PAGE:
In FIG. 1 a, a television apparatus designated generally as 10 includes at lower right a cathode-ray tube (CRT) or kinescope 12 which includes a screen 12 s, an ultor or high voltage (anode) terminal 12U, a focus terminal 12F, and a cathode 12C. Cathode 12C of CRT 12 is illustrated as being connected to a source of image signal in the form of video source 14. As noted in FIG. 1 a, CRT 12 may be one of three similar CRTs, as might be used, for example, in a projection television arrangement.
The ultor or high voltage terminal 12 u of CRT 12 of FIG. 1 a is connected by way of a conductor 9 to an ultor or high voltage and focus voltage source illustrated as a block 49. Block 49 is illustrated in more detail in FIG. 1 b. In FIG. 1 b, elements corresponding to those of FIG. 1 a are designated by like reference numerals. Structure 49 of FIG. 1 b includes an integrated high voltage/focus voltage transformer/rectifier arrangement designated generally as 50, which includes a primary winding 50 p having one end connected to a source of regulated B+ and another end connected to a horizontal output transistor illustrated as a block 218, which is a part of deflection block 18 at upper left of FIG. 1 a. Transformer 50 of FIG. 1 b also includes a distributed secondary winding made up of secondary sections designated 50 s, with a rectifier or diode, some of which are designated 52, located between each pair of secondary sections. The uppermost secondary winding 50 s in transformer 50 is connected by way of the serial combination of an inductor 50 i and a further rectifier or diode 52′ to high voltage conductor 9, from which the high voltage is coupled to ultor terminal 12 u of FIG. 1 a. The lowermost secondary winding 50 s of transformer 50 of FIG. 1 b is connected by way of the series combination of an inductor 50 i 2 and a diode 52″ to ground. Resistor 4R′ represents the distributed resistance of the secondary windings 52 lying above tap 50, and a capacitor C′ connected between transformer terminal 9 and tap 50 t represents the distributed capacitance of the windings lying above tap 50 t. Similarly, resistor 2R′ represents the distributed resistance of windings 52 and inductor 50 i 2, lying below tap 50 t of transformer 50, and capacitor 2C′ represents the distributed capacitance. Tap 50 t of transformer 50 of FIG. 1 b is connected by way of a focus voltage conductor 11 to input terminal 26 i 2 of focus control 26 of FIG. 1 a. Within focus control 26 of FIG. 1 a, the focus voltage from transformer 50 is coupled to focus terminal 12F by means of a focus control 26 voltage divider designated as 28. Voltage divider 28 includes resistors R101 and R102, with a tap 28 t therebetween. Tap 28 t is connected to focus terminal 12F of CRT 12. Focus control 26 includes an input port 26 i 1 to which other focus signals may be applied.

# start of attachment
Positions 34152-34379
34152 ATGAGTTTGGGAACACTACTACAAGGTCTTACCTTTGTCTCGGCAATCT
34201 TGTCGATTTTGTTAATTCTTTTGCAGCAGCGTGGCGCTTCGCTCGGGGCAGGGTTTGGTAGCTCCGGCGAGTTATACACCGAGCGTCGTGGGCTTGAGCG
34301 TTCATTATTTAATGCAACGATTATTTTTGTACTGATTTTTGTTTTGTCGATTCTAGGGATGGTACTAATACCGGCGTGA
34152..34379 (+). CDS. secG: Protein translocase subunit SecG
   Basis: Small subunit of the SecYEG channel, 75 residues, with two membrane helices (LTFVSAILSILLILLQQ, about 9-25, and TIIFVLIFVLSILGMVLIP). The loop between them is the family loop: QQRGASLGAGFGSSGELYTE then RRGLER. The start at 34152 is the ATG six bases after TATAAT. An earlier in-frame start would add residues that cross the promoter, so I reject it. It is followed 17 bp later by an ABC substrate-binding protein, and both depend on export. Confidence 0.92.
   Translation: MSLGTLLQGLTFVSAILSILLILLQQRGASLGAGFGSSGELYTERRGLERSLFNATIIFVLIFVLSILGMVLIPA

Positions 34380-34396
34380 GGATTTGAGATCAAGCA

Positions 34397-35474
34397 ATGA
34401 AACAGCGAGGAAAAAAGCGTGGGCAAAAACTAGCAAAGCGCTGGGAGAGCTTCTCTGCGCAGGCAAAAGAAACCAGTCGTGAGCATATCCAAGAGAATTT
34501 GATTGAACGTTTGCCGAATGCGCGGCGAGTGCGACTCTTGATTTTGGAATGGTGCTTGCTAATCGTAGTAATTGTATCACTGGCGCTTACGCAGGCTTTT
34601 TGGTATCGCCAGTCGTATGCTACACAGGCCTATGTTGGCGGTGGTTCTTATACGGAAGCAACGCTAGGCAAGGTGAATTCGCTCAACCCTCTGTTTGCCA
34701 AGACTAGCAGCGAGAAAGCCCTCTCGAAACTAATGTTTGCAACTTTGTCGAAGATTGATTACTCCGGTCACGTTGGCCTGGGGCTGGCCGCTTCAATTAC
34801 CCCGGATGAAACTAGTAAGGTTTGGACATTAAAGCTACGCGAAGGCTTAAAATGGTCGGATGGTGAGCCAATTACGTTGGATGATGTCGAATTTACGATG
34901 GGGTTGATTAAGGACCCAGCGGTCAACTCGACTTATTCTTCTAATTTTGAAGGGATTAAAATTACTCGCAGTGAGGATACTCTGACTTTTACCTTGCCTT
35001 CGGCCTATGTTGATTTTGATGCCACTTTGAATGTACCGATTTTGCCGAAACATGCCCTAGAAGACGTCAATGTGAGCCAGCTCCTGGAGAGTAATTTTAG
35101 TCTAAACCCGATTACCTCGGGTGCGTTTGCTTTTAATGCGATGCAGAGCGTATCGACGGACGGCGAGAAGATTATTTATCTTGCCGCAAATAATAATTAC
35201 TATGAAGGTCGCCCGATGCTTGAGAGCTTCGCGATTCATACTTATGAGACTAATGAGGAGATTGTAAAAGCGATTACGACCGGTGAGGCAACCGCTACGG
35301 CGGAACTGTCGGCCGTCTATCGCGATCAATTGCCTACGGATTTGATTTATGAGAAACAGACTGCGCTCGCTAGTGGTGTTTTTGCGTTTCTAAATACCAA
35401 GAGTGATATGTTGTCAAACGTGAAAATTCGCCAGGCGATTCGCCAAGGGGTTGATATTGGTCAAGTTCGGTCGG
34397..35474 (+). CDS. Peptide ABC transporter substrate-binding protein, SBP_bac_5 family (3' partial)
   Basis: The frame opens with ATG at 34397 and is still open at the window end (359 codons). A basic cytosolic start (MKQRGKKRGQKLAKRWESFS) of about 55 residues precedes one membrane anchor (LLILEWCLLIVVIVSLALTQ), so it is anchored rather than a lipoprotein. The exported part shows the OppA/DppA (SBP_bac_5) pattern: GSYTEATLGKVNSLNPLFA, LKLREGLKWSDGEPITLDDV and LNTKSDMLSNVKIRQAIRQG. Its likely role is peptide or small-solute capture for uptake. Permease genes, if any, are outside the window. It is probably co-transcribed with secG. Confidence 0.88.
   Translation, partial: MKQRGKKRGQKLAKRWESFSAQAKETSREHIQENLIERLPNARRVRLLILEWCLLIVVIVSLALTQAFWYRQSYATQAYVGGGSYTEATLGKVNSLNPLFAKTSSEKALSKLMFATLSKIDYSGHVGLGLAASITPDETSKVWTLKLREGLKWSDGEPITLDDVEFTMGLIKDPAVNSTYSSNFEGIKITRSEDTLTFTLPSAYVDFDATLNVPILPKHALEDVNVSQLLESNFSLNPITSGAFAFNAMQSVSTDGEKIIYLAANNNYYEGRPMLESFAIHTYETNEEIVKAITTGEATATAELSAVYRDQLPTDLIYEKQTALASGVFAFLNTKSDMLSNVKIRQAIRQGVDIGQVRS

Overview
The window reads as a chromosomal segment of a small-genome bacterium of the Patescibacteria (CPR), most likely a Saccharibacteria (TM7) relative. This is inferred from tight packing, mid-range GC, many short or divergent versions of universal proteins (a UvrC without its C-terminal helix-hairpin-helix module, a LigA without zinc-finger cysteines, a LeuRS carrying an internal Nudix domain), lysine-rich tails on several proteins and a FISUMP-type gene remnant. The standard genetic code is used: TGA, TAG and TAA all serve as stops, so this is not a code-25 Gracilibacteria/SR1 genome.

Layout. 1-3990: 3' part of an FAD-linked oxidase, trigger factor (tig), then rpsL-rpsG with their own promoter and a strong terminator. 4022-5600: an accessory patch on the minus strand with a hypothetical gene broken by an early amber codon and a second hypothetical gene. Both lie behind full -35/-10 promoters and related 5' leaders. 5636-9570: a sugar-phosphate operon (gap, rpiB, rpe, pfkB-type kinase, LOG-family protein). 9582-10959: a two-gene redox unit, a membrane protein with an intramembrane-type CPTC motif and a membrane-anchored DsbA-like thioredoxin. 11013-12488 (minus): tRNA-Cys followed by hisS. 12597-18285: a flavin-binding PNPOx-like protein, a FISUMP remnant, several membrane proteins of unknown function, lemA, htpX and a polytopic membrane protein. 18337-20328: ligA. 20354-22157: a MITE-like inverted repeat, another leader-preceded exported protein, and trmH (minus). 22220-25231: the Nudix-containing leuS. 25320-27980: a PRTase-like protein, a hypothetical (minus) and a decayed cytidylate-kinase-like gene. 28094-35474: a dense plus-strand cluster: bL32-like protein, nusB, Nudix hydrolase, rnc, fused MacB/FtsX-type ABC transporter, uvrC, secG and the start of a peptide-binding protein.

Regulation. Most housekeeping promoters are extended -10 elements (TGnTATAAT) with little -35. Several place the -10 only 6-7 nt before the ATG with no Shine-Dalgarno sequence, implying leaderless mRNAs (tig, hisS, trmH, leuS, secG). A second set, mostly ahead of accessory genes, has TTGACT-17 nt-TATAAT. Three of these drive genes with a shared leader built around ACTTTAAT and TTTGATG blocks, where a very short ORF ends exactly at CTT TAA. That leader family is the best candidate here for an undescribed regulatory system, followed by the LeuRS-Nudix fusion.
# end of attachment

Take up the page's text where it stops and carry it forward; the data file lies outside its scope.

Also in FIG. 1 a, a deflection arrangement (Defl) illustrated at upper left as a block 16 receives composite (COMP) video or at least separated synchronization signals at a port 16 i. Deflection arrangement 16 produces vertical and horizontal deflection signals, illustrated together as being generated at an output terminal 16 o and applied by way of a path 19 to deflection windings, illustrated together as 12W, which is or are associated with the CRT 12, all as known in the art. Deflection arrangement 16 also includes a deflection processor 18, which for example is a Toshiba TA1317AN deflection processor. Deflection processor 18 produces horizontal dynamic focus signals at an output port 18H, and vertical dynamic focus signals at an output port 18V.
A dynamic focus combining circuit and amplifier, designated generally as 20 in FIG. 1 a, includes a differential amplifier 22 including NPN transistors Q5 and Q6, together with a common emitter resistor R10 and base resistors R504 and R505. Vertical dynamic focus signals from terminal 18V of deflection processor 18 are applied by way of an AC-gain determining resistor R301 and a dc blocking capacitor C301 to a first input port 22 i 1 of differential amplifier 22. A voltage divider including resistors R1 and R12 provides bias and additional AC gain control for input terminal 22 i 1 of differential amplifier 22. Horizontal dynamic focus signals produced at terminal 18H of deflection processor 18, contain, or are associated with, a retrace parabola. The retrace parabola is removed from the horizontal dynamic focus signals in order to limit the bandwidth of the signals so that following slew-rate-limited circuits can respond usefully. The horizontal rate dynamic focus signals are applied from output terminal 18H of deflection processor 18 to an input port 24 i of a retrace parabola removal circuit 24. The retrace parabola is removed from the horizontal dynamic focus signal by retrace parabola removal circuit 24, which includes transistors Q201 and Q202, diodes D201, D201, and D203, capacitors C201 and C202, and resistors R16, R201, R202, R203, R204 and R205.